Thursday, November 13, 2008

Global Economic Tremors

Have you been thinking at all about the price of the current hurt? Stephen Lendman has and you probably don't want to know what has been planned for your future. Over a year ago I made a comment on the original Pottersville blog, upon hearing about the money the Wall Street greedsters were hauling home, that it made sense to think it reasonable to demand hundreds of millions in salary/payouts if you believed that it was going to take hundreds of millions to get through the coming bad times (billions if you worked at Goldman Sachs, Bank of America, et al.). Now it seems like I was estimating low. I also want to mention (updating Everett Dirksen's witty phrase) that the retort of "A trillion here, a trillion there, and pretty soon" Wall Street is "talking about real money" is not overstating the matter. Just saying.

As a result, US and global financials will experience their most severe crisis in the last quarter of a century." Roubini now sees the greatest one since the 1930s. Grudgingly, only small numbers of economists agree with him, and the majority think the worst is past and 2009 will bring recovery. Barrons economics editor, Gene Epstein, for one. He asks: "How long will the slump linger? (It's) already under way. But hopefully, it won't extend into 2009." An astonishing assessment at a time virtually all macro data point to hard times in the new year, and the big unknown is how hard and protracted. It's the reason for unprecedented global amounts of monetary stimulus with limited effect so far. It's also why Congress may add hundreds of billions more in fiscal medicine on top of an orgy of past and upcoming government borrowing. The Treasury already announced $550 billion more in Q 4. An amount greater than the announced FY 2008 $455 billion fiscal deficit. In addition, Goldman Sachs now believes Washington will have to borrow $2 trillion to finance an $850 billion federal deficit, buy $500 billion in toxic assets, and roll over $561 billion in maturing Treasury securities. Add to it unknown factors and another trillion may be needed. For loans, investments and commitments, Washington already earmarked: - $700 billion for TARP; - another $150 billion tacked on to EESA funding for pork barrel spending; - $200 billion in the Fannie and Freddie takeover, and Fannie now says the amount is inadequate after reporting a record $29 billion loss and its difficulty in issuing and refinancing debt; in a November 10 SEC filing it stated: "This commitment may not be sufficient to keep us in solvent condition or from being placed into (effective bankruptcy) receivership" if further "substantial" losses occur or if the company can't sell unsecured debt; - $25 billion to the auto companies and another $50 billion more they may get; the industry is effectively insolvent; on November 11, General Motors stock hit a 65 year low and is down over 90% this year; the nation's once largest company is a mere shadow of its former self and won't survive without a bailout; the same holds for Ford and Chrysler; - $29 billion for Bear Stearns; - $85 billion to AIG; upped to $129 billion and again to $150 billion after the company reported a $25 billion Q 3 loss; add $15 billion more for its commercial paper with no end of this looting in sight - to a single company, albeit a big one; - $144 billion to buy mortgage-backed securities, in part included above; - $300 billion for the Federal Housing Administration Rescue Bill for FHA to insure up to that amount in new 30-year fixed-rate mortgages for at-risk borrowers in owner-occupied homes if their lenders agree to write down loan balances to 90% of the homes' current appraised values; - $87 billion to JP Morgan Chase for financing bad Lehman Brothers' trades; - $200 billion in loans to banks under the Fed's Term Auction Facility (TAF); - $50 billion to support commercial paper held in money market funds; $1.3 trillion worth qualifies so a far greater liability may be incurred; - $620 billion in currency swaps with developed nations - central banks in Western Europe (the ECB, UK, Denmark, and Switzerland), Japan, Canada, and Australia; - another $120 billion for emerging markets - to Brazil, Mexico, South Korea and Singapore; and - potential great liabilities to cover the FDIC's expanded bank deposit insurance up to $250,000 per account. These numbers are staggering in size and may go much higher. A trillion here, a trillion there, and pretty soon we're talking about real money, but if enough of it swirls around, today's deflation may one day become severe inflation.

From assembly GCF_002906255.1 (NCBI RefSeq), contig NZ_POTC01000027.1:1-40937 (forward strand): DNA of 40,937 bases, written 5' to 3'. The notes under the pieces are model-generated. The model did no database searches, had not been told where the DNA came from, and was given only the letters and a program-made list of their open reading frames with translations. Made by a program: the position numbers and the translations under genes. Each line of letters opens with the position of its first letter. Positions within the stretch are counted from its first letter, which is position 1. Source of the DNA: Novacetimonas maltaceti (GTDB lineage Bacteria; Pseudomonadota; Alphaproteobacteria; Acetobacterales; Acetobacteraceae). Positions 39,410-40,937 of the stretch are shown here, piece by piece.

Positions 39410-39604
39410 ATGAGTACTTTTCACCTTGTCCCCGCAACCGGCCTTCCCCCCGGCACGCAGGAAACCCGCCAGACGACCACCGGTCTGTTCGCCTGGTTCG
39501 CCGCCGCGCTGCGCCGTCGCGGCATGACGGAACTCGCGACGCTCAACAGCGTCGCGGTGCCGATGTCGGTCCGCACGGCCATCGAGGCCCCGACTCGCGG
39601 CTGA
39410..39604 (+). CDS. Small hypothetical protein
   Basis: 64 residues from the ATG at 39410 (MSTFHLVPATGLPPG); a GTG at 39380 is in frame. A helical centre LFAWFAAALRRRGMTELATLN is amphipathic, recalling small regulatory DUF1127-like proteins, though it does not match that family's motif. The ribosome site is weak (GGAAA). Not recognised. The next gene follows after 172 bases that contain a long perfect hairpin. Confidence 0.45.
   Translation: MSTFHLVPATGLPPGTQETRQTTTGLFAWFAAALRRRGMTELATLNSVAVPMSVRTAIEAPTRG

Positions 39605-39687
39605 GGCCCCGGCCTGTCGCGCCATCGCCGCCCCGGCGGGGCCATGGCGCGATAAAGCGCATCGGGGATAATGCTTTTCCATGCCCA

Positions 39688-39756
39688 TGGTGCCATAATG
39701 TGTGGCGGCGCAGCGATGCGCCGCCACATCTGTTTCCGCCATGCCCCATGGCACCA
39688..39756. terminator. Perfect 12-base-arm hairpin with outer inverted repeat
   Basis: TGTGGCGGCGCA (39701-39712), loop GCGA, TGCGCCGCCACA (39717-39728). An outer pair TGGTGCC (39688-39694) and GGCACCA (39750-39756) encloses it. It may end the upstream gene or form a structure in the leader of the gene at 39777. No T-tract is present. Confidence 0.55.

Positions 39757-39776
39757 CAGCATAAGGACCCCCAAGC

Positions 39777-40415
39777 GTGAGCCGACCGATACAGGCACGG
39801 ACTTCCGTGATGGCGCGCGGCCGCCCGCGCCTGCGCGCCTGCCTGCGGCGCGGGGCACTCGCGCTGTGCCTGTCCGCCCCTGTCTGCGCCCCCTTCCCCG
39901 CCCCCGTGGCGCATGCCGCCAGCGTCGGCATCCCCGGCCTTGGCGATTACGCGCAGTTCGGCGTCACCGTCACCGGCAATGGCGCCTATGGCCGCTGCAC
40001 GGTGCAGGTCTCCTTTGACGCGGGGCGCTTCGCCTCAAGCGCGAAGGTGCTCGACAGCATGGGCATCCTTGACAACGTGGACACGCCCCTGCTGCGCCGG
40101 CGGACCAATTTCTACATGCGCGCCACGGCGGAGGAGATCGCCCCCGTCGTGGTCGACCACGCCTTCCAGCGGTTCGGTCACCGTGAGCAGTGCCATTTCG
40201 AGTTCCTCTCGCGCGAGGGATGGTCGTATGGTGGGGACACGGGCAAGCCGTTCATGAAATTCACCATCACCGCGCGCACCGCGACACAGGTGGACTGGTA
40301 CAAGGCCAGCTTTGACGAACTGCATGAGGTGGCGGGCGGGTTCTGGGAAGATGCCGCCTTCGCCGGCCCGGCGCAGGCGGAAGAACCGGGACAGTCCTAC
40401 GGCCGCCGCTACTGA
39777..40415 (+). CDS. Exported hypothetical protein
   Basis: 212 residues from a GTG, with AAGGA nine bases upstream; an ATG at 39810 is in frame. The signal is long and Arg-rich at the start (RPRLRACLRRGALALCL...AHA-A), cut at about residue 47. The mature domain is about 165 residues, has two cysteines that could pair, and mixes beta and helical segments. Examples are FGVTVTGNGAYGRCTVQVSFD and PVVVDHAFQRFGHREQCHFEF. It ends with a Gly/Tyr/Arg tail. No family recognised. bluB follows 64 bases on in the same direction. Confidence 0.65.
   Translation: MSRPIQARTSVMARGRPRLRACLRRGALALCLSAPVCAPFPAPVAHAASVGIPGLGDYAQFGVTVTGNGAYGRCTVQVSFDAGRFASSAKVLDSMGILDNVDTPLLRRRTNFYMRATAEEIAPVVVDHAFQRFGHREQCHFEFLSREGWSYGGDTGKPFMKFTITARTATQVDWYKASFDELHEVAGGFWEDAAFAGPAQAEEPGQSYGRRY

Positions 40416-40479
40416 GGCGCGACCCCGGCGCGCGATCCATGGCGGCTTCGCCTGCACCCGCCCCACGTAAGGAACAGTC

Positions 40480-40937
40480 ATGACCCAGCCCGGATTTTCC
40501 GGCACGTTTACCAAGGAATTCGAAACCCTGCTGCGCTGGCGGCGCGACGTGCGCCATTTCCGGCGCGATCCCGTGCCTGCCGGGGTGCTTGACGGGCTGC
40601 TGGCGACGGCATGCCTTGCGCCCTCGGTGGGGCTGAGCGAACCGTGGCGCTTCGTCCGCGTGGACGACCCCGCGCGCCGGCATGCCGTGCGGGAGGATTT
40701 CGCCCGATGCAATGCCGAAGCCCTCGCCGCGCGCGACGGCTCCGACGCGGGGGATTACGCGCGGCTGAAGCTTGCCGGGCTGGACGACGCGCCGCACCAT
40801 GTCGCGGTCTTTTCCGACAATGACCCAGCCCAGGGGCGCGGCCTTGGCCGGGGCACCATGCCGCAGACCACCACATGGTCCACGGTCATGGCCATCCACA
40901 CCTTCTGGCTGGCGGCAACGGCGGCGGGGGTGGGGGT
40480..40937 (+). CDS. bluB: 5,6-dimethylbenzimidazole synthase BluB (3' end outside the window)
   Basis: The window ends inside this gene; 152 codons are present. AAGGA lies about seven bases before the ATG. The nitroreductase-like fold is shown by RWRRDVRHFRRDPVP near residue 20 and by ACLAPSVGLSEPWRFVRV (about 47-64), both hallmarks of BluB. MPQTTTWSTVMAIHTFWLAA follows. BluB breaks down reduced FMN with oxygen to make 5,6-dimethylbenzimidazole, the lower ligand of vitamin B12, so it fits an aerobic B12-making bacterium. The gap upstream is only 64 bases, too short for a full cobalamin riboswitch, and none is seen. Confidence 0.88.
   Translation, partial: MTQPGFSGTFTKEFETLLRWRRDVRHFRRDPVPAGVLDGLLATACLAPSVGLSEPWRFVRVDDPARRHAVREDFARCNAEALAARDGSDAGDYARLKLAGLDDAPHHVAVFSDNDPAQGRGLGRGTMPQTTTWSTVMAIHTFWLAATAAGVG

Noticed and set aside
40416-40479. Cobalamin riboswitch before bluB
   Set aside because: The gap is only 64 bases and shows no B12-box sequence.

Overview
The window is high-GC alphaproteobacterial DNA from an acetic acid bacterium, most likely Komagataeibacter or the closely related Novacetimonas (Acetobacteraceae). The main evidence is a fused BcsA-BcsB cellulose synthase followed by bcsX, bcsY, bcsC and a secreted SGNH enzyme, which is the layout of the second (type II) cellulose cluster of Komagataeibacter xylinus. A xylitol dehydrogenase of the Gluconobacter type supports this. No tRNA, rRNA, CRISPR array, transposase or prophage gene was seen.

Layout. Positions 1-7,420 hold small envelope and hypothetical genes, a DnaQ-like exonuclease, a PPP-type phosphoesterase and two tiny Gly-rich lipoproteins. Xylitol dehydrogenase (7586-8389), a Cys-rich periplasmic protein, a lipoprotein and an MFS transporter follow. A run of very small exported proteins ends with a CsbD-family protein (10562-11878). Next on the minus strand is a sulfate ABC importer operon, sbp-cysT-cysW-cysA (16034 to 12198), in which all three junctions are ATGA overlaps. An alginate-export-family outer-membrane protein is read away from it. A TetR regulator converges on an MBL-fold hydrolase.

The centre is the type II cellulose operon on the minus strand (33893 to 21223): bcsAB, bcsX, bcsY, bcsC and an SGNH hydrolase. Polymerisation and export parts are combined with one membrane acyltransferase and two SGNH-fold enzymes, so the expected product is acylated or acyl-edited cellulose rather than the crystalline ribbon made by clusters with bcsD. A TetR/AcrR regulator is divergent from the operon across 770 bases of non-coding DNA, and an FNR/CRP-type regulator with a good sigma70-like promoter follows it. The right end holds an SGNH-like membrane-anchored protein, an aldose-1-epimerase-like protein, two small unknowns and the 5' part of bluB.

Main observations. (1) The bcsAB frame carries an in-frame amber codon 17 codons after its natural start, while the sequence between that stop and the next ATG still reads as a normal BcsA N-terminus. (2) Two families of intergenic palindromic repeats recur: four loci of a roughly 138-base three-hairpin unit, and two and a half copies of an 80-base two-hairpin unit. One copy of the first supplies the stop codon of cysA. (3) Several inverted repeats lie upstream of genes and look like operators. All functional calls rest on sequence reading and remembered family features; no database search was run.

Click here for the entire essay. Think about what this means for the Obama administration. Suzan Oh yes, I just saw that Sears has a commercial on TV now mimicking the Obama campaign's method of getting small donors to cough up by parading their concern for veterans injured in the "wars." I'm taking bets on how much of the money will actually go to the wounded veterans. As if we'll ever know.

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